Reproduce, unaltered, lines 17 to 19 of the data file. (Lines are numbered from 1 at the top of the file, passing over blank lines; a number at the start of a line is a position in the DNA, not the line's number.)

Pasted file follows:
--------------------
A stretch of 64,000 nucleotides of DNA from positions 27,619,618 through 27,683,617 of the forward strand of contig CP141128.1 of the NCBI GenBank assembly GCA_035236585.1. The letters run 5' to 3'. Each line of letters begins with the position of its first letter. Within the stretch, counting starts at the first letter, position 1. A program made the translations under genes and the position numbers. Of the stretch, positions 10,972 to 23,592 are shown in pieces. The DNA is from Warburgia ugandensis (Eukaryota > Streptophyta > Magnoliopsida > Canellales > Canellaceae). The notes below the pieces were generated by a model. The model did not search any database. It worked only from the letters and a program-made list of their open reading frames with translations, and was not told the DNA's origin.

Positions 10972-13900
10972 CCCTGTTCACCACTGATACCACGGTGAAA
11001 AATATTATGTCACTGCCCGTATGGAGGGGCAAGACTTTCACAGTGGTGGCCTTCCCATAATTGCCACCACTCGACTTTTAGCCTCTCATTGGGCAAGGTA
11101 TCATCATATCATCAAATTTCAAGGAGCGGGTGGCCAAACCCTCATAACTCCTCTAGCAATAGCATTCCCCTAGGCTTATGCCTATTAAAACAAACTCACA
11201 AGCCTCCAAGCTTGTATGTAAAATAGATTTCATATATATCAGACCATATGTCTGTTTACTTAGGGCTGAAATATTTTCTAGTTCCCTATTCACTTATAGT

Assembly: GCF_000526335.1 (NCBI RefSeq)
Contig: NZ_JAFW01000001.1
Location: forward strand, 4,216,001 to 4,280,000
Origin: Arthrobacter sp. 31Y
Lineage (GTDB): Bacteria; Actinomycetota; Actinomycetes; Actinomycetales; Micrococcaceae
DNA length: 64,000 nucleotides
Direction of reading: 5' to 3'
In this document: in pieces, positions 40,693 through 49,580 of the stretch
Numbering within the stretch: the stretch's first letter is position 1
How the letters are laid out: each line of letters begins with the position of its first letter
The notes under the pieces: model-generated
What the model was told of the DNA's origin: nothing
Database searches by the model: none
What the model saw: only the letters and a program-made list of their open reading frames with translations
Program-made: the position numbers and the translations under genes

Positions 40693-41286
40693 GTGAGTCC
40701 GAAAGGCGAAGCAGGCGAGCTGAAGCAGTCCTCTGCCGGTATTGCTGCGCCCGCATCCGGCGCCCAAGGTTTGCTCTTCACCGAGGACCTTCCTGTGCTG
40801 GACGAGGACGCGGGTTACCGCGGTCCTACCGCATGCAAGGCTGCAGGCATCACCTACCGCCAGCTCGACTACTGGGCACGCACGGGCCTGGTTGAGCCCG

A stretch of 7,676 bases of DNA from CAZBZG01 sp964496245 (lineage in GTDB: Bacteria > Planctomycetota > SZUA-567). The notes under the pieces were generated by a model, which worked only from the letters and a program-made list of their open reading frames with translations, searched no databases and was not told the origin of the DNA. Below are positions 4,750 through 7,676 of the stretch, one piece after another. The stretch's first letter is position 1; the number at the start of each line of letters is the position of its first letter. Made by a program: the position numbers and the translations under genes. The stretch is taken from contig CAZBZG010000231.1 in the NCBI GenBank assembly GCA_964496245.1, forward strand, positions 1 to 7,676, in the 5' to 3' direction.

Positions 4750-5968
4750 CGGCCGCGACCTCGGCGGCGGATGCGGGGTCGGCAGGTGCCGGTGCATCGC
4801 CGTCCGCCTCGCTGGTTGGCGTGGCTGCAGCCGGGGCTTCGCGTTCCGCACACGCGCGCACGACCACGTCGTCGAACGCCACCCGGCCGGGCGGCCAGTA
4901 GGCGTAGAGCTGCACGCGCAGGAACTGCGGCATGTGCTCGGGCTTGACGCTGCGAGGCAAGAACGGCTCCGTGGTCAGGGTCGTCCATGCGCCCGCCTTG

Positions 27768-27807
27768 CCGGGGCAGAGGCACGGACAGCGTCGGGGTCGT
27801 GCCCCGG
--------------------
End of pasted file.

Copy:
The notes under the pieces: model-generated
What the model was told of the DNA's origin: nothing
Database searches by the model: none